This week, we'll be having a Featured Discussion here at PointOfLaw.com on litigation and the health care sector. The starting point for the discussion is the Manhattan Institute Center for Legal Policy's new report, Trial Lawyers, Inc.: Health Care, which assesses the impact of litigation on American medicine. Like all our Trial Lawyers, Inc. publications, it's written as an "annual report" focusing on various of the plaintiffs' bar's business lines--in this instance, the broad expanse of health care from drug and medical device manufacturers to doctors and hospitals to nursing homes and HMOs.
The discussion will be between myself and Bill Sage, a doctor and lawyer who's a professor of law at Columbia (and, this year, a visiting professor at Texas). One of the nation's foremost scholars in health care and the law, from 2002 through this fall Professor Sage has headed the Pew Charitable Trust's Project on Medical Liability in Pennsylvania. Earlier this year, Professor Sage made news as a co-author of a study, "Stability, Not Crisis: Medical Malpractice Claim Outcomes in Texas, 1988�2002," which according to its authors showed that "at least in Texas, the sharp spikes in insurance prices reflect forces operating outside the tort system." Ted Frank took issue with some of the study's purported findings with an in-depth analysis of its underlying data, here and here.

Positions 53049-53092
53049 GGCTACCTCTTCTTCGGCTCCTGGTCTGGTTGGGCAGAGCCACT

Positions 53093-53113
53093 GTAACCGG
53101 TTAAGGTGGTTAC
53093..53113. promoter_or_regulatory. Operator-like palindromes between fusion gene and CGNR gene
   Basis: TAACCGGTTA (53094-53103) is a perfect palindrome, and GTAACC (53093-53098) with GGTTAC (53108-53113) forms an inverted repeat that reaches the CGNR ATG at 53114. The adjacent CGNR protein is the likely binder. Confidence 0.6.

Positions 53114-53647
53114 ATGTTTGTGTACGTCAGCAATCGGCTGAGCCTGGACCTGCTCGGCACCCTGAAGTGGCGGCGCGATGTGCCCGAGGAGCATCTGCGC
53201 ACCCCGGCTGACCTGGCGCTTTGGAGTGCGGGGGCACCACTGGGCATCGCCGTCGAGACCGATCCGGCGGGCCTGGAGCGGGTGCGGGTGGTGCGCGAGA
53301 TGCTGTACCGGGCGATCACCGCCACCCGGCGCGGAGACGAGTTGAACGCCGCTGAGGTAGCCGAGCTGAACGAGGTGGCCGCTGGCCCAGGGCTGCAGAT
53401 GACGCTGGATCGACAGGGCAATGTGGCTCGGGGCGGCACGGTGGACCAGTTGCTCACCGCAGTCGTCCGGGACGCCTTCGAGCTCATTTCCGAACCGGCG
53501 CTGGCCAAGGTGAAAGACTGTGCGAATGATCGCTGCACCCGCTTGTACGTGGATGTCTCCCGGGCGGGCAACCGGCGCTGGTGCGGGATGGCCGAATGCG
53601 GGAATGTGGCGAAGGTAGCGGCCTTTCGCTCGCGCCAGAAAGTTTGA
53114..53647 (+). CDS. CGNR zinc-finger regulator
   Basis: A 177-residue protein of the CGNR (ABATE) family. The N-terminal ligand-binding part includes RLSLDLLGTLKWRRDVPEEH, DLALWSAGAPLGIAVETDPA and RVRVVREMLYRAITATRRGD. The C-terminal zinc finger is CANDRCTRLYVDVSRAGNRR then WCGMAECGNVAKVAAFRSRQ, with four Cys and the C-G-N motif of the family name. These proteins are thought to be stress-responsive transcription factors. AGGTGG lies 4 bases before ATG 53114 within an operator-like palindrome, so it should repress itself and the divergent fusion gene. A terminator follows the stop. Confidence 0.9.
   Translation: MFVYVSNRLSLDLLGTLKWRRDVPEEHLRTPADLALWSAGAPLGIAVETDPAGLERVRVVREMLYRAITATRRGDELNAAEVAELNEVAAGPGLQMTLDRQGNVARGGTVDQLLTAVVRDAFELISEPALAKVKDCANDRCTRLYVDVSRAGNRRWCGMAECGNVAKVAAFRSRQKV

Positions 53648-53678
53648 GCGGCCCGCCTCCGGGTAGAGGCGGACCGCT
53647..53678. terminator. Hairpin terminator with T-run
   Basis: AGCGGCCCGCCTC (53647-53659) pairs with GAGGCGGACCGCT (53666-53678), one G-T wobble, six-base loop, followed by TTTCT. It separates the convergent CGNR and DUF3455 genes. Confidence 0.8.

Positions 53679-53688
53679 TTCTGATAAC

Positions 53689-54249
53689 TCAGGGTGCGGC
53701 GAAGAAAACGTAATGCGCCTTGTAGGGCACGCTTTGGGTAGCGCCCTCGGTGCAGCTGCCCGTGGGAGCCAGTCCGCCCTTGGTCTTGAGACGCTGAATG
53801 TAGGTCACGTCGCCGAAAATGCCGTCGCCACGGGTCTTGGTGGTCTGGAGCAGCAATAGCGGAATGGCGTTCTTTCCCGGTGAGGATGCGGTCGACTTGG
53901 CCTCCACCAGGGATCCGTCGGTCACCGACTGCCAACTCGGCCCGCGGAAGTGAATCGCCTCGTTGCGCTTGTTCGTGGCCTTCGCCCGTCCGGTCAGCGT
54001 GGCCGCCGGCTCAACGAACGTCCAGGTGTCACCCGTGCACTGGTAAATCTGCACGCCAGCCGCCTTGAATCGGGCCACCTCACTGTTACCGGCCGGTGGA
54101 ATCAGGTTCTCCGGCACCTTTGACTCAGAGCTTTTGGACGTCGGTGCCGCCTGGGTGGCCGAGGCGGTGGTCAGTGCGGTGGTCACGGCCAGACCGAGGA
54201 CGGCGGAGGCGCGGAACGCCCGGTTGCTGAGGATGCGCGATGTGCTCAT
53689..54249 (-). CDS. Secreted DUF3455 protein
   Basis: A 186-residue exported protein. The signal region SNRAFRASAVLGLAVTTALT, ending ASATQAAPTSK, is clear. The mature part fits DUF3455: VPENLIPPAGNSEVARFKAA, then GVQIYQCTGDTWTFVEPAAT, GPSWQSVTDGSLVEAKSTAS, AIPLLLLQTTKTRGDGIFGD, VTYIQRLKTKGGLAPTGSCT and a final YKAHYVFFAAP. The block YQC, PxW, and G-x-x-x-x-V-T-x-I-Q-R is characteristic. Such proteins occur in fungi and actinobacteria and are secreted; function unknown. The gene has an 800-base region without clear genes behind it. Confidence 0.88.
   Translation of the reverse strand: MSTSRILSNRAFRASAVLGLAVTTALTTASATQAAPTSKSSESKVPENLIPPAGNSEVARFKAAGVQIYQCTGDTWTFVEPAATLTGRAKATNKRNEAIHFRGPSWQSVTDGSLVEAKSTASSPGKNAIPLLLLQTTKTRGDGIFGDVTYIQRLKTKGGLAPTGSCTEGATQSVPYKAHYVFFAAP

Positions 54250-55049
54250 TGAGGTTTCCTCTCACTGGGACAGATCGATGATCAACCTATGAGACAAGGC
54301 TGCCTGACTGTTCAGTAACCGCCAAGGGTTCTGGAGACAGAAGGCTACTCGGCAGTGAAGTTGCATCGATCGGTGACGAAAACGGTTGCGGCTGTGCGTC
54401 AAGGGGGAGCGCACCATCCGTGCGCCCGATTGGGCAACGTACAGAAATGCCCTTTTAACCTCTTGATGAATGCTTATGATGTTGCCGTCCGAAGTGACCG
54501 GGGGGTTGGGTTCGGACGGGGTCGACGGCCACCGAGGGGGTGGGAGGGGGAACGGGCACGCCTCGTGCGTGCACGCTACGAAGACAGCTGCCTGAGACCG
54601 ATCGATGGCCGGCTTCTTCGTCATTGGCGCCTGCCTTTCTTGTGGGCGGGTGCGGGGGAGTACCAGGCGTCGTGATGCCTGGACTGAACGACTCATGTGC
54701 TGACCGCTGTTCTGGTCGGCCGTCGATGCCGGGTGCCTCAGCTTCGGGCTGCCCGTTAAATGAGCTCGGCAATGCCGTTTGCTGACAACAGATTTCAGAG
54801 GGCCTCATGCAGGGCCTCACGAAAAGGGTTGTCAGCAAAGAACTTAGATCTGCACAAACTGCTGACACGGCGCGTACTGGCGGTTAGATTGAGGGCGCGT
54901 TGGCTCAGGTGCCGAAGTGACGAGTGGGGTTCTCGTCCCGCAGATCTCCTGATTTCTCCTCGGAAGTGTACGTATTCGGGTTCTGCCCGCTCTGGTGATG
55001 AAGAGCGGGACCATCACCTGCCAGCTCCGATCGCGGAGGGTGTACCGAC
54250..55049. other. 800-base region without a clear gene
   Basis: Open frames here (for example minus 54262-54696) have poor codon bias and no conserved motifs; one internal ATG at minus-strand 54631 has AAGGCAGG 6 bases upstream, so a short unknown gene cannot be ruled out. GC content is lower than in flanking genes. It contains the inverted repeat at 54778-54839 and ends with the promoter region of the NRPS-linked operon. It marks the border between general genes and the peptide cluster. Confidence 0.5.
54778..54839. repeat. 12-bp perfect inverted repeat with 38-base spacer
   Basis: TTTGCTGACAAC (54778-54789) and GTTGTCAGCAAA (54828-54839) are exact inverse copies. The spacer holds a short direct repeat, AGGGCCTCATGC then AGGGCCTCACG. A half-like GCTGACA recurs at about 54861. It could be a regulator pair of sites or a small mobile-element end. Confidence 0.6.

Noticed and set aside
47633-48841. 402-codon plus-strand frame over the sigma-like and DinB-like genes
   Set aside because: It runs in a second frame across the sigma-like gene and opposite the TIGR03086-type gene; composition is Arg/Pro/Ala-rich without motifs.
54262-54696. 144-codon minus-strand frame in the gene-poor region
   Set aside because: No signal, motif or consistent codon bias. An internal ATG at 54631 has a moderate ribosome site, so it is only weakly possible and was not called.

I'm very excited to have as distinguished a scholar as Bill Sage joining us for this discussion, and I look forward to what I anticipate will be an illuminating exchange.